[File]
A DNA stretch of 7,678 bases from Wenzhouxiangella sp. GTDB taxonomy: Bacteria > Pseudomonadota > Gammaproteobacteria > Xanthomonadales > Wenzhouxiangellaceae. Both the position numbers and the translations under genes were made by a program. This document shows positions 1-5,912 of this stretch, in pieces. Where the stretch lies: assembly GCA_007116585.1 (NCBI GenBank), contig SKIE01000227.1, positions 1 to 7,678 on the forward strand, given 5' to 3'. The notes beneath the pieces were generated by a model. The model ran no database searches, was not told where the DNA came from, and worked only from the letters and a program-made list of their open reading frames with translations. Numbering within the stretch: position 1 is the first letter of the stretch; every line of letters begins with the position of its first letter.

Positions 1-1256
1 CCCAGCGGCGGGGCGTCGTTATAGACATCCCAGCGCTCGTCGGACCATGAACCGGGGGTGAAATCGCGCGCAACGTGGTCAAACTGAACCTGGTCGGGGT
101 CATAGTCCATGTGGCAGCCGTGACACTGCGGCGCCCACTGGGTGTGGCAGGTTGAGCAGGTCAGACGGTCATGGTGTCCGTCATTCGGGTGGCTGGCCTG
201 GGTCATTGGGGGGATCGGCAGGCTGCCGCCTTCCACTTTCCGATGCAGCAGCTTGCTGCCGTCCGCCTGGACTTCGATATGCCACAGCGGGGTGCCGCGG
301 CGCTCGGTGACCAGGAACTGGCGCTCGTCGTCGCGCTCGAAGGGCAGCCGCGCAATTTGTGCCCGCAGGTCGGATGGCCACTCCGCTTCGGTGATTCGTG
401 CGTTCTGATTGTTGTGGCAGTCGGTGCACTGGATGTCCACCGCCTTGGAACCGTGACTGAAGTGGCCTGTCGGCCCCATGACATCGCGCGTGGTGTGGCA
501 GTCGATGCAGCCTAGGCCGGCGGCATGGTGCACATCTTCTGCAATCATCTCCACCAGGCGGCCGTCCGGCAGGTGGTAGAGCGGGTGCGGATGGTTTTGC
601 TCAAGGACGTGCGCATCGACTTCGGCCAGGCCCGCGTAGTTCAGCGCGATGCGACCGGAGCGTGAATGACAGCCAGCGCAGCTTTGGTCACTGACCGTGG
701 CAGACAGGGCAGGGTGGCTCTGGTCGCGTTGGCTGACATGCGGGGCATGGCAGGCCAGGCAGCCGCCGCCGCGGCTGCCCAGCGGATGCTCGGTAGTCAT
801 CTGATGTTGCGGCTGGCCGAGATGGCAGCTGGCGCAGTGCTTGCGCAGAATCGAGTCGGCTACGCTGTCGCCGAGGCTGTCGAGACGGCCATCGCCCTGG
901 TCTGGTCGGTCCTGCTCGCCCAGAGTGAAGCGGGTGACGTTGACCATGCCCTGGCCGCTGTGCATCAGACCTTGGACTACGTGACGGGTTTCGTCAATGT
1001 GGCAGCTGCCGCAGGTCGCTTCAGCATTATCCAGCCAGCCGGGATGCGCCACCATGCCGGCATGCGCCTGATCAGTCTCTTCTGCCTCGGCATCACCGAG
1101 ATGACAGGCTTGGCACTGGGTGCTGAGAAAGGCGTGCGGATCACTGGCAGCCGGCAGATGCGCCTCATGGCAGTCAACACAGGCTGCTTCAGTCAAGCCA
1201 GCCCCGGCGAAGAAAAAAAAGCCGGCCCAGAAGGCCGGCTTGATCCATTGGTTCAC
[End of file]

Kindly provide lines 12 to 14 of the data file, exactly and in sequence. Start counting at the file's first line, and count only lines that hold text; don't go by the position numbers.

901 TCTGGTCGGTCCTGCTCGCCCAGAGTGAAGCGGGTGACGTTGACCATGCCCTGGCCGCTGTGCATCAGACCTTGGACTACGTGACGGGTTTCGTCAATGT
1001 GGCAGCTGCCGCAGGTCGCTTCAGCATTATCCAGCCAGCCGGGATGCGCCACCATGCCGGCATGCGCCTGATCAGTCTCTTCTGCCTCGGCATCACCGAG
1101 ATGACAGGCTTGGCACTGGGTGCTGAGAAAGGCGTGCGGATCACTGGCAGCCGGCAGATGCGCCTCATGGCAGTCAACACAGGCTGCTTCAGTCAAGCCA